The information from observatories like Webb doesn’t come in a tidy bundle to Earth. Instead, it includes details regarding the intensity of the light detected by Webb’s detectors. The Space Telescope Science Institute (STScI), Webb’s mission and science operations center, receives this data as raw data. The data is calibrated by STScI and sent to the Mikulski Archive for Space Telescopes for distribution after being processed. In the course of their study, scientists then interpret that data into pictures like this (here’s a podcast on it). While a staff at STScI formally prepares Webb photographs for publication, citizen scientists, or amateur astronomers, frequently go through the public data library to retrieve and process images as well.
These fresh pictures of Jupiter were analyzed by veteran citizen scientist Judy Schmidt of Modesto, California. She worked with Ricardo Hueso, a co-investigator on these observations who researches planetary atmospheres at the University of the Basque Country in Spain, to create the image that shows the small satellites.
Schmidt lacks any formal training in astronomy. But ten years ago, she discovered her unquenchable enthusiasm for image processing through an ESA contest. The public was encouraged to sift through Hubble data for new jewels as part of the “Hubble’s Hidden Treasures” contest. Out of over 3,000 entries, Schmidt’s photograph of a nascent star won third place.
She has been working on Hubble and other telescope data as a hobby since the ESA competition. She explained, “Something about it simply stayed with me, and I can’t stop.” Every day, “I could spend hours and hours.”
She processed photographs of nebulae, globular clusters, star nurseries, and other more amazing cosmic things since she loved astronomy images. “I strive to get things to seem natural, even though it’s not anything near to what your eye can perceive,” is her guiding principle. Professional astronomers have taken notice of these photographs, including Hammel, who previously worked with Schmidt to improve Hubble images of comet Shoemaker-Levy 9’s encounter with Jupiter.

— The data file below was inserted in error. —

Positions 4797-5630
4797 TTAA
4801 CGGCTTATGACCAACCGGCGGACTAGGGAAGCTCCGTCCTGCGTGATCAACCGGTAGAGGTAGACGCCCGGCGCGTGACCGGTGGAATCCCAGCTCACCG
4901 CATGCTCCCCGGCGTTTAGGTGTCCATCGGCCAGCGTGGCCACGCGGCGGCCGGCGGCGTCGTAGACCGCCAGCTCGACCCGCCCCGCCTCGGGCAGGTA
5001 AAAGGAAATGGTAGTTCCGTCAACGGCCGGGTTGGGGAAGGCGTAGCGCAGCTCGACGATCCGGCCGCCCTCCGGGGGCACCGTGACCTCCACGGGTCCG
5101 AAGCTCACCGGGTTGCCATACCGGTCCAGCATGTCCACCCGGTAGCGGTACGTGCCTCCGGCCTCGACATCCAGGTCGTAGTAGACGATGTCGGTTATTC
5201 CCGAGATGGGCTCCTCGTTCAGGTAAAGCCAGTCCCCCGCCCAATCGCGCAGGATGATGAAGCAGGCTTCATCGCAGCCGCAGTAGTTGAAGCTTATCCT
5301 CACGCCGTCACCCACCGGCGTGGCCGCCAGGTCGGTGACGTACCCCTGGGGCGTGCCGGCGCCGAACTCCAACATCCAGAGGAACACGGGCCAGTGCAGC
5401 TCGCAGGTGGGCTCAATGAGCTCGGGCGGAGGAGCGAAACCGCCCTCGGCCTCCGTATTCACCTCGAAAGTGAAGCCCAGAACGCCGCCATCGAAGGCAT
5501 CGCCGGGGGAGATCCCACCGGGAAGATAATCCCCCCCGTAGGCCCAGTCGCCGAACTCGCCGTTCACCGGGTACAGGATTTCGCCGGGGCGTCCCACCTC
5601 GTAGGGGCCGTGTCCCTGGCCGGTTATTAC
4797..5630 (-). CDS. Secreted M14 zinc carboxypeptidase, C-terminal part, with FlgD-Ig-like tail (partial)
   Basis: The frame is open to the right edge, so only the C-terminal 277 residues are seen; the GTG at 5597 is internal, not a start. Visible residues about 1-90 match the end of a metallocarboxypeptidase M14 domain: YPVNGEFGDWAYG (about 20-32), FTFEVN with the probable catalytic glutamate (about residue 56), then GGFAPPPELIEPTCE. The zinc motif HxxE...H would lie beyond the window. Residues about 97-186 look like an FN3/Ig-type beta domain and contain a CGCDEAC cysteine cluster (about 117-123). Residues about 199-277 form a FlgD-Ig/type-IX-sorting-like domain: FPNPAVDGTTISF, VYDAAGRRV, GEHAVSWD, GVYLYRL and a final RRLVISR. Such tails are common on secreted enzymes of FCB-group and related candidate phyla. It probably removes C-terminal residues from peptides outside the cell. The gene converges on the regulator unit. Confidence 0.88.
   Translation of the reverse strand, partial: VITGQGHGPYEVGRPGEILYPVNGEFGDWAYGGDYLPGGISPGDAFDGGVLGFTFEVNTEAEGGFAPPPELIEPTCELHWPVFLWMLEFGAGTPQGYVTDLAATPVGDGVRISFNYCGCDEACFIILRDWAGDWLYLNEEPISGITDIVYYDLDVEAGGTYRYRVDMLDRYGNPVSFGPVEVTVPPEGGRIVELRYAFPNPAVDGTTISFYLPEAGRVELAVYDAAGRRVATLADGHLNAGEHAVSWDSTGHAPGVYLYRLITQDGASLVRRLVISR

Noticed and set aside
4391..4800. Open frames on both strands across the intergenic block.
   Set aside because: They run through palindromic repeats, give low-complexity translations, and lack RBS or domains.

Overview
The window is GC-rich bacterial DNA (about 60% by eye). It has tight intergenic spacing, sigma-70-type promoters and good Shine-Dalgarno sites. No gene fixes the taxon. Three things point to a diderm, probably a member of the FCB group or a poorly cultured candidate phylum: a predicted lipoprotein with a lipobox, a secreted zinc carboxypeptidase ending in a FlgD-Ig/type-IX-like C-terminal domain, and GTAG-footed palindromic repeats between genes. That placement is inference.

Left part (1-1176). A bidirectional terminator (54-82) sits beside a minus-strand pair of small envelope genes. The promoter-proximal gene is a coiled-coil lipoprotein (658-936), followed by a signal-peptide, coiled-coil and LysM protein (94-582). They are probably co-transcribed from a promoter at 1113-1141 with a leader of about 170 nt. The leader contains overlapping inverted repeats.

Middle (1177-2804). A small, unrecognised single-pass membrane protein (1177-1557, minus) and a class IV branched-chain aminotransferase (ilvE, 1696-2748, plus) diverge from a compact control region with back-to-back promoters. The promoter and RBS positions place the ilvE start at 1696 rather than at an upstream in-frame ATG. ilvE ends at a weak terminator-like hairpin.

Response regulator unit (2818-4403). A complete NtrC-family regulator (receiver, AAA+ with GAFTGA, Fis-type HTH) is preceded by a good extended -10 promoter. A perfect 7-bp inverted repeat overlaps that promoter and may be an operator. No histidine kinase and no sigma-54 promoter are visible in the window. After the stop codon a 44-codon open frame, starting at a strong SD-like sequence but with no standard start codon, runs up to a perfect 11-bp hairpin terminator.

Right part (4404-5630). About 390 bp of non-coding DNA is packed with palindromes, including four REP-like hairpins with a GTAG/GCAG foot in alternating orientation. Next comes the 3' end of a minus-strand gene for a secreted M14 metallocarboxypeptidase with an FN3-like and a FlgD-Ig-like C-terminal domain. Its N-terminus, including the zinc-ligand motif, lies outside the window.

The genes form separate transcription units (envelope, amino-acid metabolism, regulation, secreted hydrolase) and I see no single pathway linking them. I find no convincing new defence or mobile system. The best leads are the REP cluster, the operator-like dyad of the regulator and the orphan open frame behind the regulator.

Because of how quickly Jupiter revolves, Schmidt claims that it is really more challenging to study than farther-flung celestial wonders. When Jupiter’s distinguishing characteristics have rotated and are no longer aligned after the photographs were shot, it might be difficult to combine a stack of images into a single perspective. To arrange the photographs in a logical fashion, she occasionally needs to make digital modifications.
Schmidt would be most enthusiastic by more Webb images of star-forming areas, even though Webb will provide observations about every stage of cosmic history. Herbig-Haro objects, which are tiny nebula patches with intense jets produced by young stars, particularly intrigue her. She added, “I’m so excited to witness these strange and amazing young stars bursting holes into nebulas.
– Elizabeth Landau, NASA Headquarters